Wednesday, July 27, 2011

My 'Victory' Garden

My garden last week

My family and I are extremely happy with our garden this year.  Thus far, it has produced a ton of food for us.  The only produce we have been buying this summer has been fruit.  So far in order of abundance we've harvested greens (kale, broccoli, collards and radish), lettuces, radishes, cucumbers, zucchini, yellow squash, snap peas, and strawberries.  We haven't yet gotten to the point where our tomatoes and tomatilloes are ready but we will have a lot of those to pick soon.  We are utilizing the Square Foot Gardening Technique to maximize space and it has worked well.  This is the 3rd year we've done a garden and I feel we've learned a lot every year.

I have gotten more involved in the vegetable gardening this year and have done a lot of reading on the topic.  I stumbled on the past concept of a Victory Garden.  This concept was actually promoted by our government during WWI and WWII.  The crux of the campaign was to encourage the non-military citizens of the US to grow their own food.  A lot of the conventional food supplies needed to be reserved for our troops around the world.  Many of our US citizens felt it was their patriotic duty to start their own gardens both at home and at work.  Vegetable gardening became very commonplace where space was available.  

Today as experts ponder how to feed the world in sustainable and natural ways there are millions of people taking matters into their owns hands.  They are converting some of their own space, whether it be their patio, balcony, or yard, into areas for growing food.  The astute gardeners know every little bit helps.  Big or small gardens...they both make a difference.  The gardeners know how their food was grown and know how healthy it is for them compared to veggies at the store.  It positively effects their health in many ways.  They get nutritious food.  They get sun and exercise.   Finally they also get the ego boost of accomplishing something.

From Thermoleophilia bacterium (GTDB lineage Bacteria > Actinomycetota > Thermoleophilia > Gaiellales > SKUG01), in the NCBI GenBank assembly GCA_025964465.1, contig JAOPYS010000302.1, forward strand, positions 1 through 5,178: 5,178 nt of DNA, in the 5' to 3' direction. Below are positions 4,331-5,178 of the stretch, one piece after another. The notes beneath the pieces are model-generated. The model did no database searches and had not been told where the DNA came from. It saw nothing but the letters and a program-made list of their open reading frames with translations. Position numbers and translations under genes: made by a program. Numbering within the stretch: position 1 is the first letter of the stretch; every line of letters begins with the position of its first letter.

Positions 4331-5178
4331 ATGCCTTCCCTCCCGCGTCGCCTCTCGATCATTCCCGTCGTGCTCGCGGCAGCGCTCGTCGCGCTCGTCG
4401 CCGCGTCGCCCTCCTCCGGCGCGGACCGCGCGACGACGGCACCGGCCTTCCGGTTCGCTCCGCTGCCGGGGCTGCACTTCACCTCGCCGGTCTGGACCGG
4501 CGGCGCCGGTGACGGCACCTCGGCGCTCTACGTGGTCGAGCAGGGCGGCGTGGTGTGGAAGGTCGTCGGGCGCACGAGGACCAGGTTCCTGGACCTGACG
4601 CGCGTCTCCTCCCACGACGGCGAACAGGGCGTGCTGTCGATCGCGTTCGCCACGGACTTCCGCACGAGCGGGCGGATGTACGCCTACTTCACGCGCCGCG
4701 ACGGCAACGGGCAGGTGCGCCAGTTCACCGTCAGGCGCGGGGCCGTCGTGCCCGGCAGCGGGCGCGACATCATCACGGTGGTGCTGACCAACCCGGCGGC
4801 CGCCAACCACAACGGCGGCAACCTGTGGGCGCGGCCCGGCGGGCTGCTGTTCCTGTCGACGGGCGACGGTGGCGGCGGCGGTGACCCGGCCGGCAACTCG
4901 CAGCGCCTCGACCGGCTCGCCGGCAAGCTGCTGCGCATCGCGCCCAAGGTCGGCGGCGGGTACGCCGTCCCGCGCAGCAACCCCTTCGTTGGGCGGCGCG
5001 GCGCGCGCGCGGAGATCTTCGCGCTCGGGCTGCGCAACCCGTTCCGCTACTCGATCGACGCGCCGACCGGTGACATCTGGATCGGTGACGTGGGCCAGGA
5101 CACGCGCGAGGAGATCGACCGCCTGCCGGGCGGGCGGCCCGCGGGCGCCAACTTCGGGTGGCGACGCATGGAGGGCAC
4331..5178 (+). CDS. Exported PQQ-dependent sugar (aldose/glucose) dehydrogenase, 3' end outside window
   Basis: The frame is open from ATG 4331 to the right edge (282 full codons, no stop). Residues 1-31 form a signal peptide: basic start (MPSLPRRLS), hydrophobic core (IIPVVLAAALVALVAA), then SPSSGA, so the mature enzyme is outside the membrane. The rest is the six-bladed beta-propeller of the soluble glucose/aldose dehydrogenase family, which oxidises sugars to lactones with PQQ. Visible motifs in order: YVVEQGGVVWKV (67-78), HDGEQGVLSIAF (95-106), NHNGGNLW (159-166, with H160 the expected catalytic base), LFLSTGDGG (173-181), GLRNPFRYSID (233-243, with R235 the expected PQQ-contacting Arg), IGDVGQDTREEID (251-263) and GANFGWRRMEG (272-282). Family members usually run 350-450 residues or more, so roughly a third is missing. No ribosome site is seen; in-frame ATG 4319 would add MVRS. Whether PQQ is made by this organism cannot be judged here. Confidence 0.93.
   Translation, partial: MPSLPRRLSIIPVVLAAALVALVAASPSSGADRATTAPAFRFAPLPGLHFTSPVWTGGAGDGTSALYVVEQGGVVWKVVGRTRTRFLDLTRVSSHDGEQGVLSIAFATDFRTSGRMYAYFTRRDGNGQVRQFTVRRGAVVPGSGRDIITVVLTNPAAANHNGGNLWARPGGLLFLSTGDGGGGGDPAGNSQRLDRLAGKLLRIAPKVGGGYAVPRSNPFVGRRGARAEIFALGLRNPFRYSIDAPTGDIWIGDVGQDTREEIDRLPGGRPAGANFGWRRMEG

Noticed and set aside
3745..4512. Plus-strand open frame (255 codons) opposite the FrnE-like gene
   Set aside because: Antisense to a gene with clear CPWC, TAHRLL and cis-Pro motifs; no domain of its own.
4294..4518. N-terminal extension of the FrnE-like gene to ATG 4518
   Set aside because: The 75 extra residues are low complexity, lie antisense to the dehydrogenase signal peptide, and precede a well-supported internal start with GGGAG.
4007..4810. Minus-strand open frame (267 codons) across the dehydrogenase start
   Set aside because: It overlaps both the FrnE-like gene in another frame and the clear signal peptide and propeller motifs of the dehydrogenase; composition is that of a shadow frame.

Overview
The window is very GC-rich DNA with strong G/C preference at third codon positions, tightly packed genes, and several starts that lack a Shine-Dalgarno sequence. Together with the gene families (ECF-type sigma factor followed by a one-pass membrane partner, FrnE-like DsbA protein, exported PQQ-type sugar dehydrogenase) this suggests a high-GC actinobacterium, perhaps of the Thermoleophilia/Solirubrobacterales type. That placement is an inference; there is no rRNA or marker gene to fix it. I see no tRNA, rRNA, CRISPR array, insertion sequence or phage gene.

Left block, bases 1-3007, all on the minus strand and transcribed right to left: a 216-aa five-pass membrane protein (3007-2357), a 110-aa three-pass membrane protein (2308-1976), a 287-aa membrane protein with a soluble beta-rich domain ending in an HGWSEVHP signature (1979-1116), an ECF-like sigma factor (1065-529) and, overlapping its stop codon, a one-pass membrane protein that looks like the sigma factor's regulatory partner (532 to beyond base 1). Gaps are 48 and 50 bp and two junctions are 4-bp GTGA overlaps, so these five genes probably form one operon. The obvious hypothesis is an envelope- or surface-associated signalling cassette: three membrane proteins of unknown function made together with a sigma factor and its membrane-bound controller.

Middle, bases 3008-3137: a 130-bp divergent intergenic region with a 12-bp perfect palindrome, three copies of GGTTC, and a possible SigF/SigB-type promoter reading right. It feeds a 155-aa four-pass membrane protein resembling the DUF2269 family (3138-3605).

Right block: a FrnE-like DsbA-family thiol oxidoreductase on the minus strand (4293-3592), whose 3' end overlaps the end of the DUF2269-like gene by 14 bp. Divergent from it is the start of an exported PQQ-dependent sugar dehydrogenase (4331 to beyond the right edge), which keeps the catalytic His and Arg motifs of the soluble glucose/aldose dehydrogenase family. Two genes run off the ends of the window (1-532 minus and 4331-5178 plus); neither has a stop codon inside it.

In passing conversations with my 87 year old grandma, she has mentioned how big their family garden was back in the day.  They even had mules come in to help turn the soil.  That is pretty cool.  Well over 2 thirds of their yard was dedicated to the garden.  Very different than the nearly useless grass based yards you see everywhere today.  I remember growing up, my other grandpa also having a very large garden occupying most of his open space.  Obviously I've talked about getting back to our roots several times on this blog.  I am proud to say I don't have to look too far back to find that my ancestors took their food more seriously than many people do today.  

As our garden knowledge and our garden space grows I have noticed something interesting.  We don't have as many food packages to throw away.  Also, we compost our food scraps so some the stuff we grew eventually ends up as compost back in the soil.  It is a relatively inexpensive hobby that has paid us back many times over.  Whenever I go to the store or farmers markets, I see the same stuff I harvest in my garden and know I don't have to buy it.  These are all Victories if I say so myself. 


My Grandpa in his garden August 1960

Monday, July 25, 2011

Do Something.....Anything

Stop being lazy.....stop feeling sorry for yourself.  Challenge yourself physically.  Set a goal and work toward it.


Tuesday, July 19, 2011

Self Sufficient Healthcare

This post may be boring to some, if not, most people.  Stop reading now because I couldn't care less about appealing to you as a reader.  For those still reading, there is an interesting trend going on in our country that is unrecognized by many.  I will use a series of statistical graphs (click on any to enlarge) to illustrate this trend and my points.  So get your analytical thinking helmet on and come for a ride.

What the above graph shows us is that people are spending much less of their own money on healthcare than they did 50 years ago.  In 2006, 64% of Americans ages 18-64 were insured by their employer.  

The above graph illustrates that despite out of pocket expenditures going way down, the overall national spend on healthcare has gone way up.  The average employer-paid family health insurance premium is $13,871 per year in our country.  That could really add up to a non trivial amount of money for any employer.  No wonder salary increases are stagnant and unemployment rates continue to be high.  This is a tremendous burden on business.  If they are spending all that money, we should be REALLY healthy right?